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Note: This document contains side effect information about diazoxide. Some of the dosage forms listed on this page may not apply to the brand name Proglycem.
Applies to diazoxide: oral suspension
Along with its needed effects, diazoxide (the active ingredient contained in Proglycem) may cause some unwanted effects. Although not all of these side effects may occur, if they do occur they may need medical attention.
Check with your doctor immediately if any of the following side effects occur while taking diazoxide:
Incidence not known
Some side effects of diazoxide may occur that usually do not need medical attention. These side effects may go away during treatment as your body adjusts to the medicine. Also, your health care professional may be able to tell you about ways to prevent or reduce some of these side effects. Check with your health care professional if any of the following side effects continue or are bothersome or if you have any questions about them:
Incidence not known
Applies to diazoxide: compounding powder, injectable solution, oral capsule, oral suspension
The most common reactions reported following diazoxide (the active ingredient contained in Proglycem) administration include hypotension (7%), nausea and vomiting (4%), dizziness and weakness (2%).
Cardiovascular effects including sodium and water retention following repeated injections, hypotension, shock, myocardial ischemia, myocardial and cerebral infarction, angina, atrial and ventricular arrhythmias, marked electrocardiographic changes, optic nerve infarction, supraventricular tachycardia and palpitation, bradycardia, and chest discomfort have been reported.
Angina with myocardial and cerebral infarction have been associated with the use of a 300 mg intravenous dose of diazoxide.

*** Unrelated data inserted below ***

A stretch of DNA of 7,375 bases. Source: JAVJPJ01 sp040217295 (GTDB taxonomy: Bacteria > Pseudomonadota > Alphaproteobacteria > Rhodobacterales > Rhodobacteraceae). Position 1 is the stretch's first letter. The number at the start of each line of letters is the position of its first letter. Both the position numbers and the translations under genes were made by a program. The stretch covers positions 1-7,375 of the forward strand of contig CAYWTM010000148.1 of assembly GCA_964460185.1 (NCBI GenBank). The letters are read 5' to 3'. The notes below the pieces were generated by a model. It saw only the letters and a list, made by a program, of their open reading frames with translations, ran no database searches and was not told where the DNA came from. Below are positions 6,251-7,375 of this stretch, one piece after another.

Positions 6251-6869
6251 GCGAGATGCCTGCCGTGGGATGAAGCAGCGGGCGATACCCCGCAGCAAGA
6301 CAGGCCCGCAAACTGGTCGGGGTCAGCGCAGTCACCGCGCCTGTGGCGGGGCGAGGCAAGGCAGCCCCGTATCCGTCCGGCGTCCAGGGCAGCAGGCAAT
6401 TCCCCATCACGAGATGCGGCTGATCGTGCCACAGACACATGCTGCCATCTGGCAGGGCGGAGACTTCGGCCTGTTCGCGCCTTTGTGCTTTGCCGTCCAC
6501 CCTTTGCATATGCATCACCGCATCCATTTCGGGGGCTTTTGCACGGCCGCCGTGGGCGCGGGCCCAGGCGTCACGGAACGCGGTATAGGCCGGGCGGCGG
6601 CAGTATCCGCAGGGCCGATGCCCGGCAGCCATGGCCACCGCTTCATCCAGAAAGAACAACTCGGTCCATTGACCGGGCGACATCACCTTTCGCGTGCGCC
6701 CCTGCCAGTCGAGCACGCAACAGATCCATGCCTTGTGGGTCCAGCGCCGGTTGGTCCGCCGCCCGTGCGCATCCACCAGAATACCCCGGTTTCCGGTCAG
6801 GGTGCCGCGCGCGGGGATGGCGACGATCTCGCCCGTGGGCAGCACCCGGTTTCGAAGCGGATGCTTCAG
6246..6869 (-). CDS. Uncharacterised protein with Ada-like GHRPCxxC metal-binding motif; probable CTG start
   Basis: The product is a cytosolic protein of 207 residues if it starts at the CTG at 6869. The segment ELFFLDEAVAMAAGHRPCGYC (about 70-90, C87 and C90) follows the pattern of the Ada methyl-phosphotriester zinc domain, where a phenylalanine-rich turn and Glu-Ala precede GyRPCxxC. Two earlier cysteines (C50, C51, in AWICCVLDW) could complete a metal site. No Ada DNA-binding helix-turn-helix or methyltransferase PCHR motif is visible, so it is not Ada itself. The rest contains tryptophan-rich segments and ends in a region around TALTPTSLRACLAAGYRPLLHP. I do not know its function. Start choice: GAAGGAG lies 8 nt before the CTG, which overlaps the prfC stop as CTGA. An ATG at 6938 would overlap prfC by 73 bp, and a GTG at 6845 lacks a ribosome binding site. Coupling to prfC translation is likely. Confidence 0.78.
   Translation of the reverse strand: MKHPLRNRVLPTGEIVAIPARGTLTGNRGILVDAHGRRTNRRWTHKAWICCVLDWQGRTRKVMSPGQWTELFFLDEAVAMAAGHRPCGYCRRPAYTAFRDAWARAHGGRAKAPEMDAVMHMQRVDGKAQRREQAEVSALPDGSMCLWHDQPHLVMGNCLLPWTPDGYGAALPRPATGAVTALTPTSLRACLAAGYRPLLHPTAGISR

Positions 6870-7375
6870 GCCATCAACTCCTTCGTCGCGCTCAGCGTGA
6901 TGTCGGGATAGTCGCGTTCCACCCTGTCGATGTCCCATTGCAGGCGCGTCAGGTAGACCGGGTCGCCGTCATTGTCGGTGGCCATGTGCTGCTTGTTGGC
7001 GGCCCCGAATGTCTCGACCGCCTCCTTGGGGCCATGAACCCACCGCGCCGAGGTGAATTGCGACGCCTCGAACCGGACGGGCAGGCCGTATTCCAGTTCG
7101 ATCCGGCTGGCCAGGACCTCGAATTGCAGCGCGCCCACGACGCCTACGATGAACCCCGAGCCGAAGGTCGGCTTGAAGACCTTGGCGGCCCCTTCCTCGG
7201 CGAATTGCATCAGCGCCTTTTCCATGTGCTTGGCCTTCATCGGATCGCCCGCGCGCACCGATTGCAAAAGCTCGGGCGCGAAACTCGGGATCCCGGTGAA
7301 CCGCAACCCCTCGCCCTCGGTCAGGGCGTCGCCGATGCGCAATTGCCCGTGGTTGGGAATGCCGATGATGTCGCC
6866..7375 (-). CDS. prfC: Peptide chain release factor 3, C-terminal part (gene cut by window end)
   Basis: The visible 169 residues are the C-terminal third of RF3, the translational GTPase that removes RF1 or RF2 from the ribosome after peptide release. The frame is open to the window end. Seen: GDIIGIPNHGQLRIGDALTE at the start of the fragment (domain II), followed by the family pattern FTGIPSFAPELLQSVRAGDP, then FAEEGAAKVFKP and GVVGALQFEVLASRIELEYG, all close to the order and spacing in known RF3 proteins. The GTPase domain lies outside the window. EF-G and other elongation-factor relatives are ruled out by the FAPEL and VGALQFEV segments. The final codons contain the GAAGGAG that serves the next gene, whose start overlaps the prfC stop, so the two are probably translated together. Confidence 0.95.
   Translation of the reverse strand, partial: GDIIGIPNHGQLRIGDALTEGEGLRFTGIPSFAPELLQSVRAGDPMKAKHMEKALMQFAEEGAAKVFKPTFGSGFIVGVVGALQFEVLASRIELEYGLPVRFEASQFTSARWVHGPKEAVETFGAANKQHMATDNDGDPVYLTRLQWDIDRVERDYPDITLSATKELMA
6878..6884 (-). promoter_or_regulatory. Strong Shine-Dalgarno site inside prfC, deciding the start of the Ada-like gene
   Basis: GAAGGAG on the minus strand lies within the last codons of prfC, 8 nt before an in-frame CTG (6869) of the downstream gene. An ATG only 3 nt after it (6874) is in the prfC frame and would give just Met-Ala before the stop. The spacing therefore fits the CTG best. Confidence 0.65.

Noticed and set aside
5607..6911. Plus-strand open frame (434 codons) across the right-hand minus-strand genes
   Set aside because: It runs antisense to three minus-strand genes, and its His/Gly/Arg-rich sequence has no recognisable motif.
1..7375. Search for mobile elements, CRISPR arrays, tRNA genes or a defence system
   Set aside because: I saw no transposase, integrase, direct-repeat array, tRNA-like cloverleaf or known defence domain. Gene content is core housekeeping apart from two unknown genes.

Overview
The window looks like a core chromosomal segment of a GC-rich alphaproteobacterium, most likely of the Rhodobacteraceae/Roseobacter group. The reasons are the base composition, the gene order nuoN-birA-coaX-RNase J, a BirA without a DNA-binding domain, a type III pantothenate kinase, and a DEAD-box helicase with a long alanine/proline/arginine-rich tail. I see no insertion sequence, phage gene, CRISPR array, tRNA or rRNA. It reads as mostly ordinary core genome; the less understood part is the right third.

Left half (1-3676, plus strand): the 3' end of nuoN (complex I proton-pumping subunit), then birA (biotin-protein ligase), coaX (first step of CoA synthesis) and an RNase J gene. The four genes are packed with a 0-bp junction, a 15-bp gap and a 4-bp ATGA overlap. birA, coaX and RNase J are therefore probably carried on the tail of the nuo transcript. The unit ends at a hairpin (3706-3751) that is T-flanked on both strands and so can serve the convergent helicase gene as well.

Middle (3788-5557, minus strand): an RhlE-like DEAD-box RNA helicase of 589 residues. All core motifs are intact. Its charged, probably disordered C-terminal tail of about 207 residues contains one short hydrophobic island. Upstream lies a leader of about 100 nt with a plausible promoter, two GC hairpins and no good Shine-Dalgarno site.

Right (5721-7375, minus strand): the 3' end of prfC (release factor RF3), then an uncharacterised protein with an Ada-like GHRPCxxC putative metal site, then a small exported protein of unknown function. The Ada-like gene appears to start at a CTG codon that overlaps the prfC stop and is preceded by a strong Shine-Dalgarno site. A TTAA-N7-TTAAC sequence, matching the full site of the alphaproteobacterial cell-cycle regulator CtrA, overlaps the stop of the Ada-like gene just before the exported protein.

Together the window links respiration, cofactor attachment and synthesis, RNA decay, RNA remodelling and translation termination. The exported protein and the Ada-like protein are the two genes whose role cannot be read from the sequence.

One case of optic nerve infarction was reported following a single 300 mg bolus dose of diazoxide, as a result of a sudden reduction in diastolic pressure.
Results from one prospective trial conducted in patients with severe hypertension and coronary artery disease showed a 50% incidence of ischemic changes in the electrocardiogram following single 300 mg bolus injections of diazoxide.
Nervous system affects reported following diazoxide (the active ingredient contained in Proglycem) administration include cerebral ischemia, convulsions, paralysis, confusion, numbness of the hands, orthostatic hypotension, sweating, flushing, generalized or localized sensations of warmth, headache, dizziness, lightheadedness, sleepiness, lethargy, somnolence, drowsiness, euphoria, tinnitus, momentary loss of hearing, weakness and anxiety.
Gastrointestinal side effects have been rarely reported and include acute pancreatitis, nausea, vomiting, abdominal discomfort, anorexia, alteration in taste, parotid swelling, salivation, dry mouth, lacrimation, ileus, constipation and diarrhea.
Metabolic effects including hyperglycemia have been reported in diabetic and nondiabetic patients, especially after repeated injections. Transient retention of nitrogenous wastes has also been reported.
Respiratory effects including dyspnea, cough and choking sensation have been reported.
Hypersensitivity reactions characterized by rash, leukopenia, fever and papilledema induced by plasma volume expansion secondary to the administration of diazoxide (the active ingredient contained in Proglycem) have been reported.
Other effects including warmth or pain along the injected vein, cellulitis and/or phlebitis at the injection site of extravasation, back pain, increased nocturia, malaise, blurred vision, hirsutism, and decreased libido have been reported.
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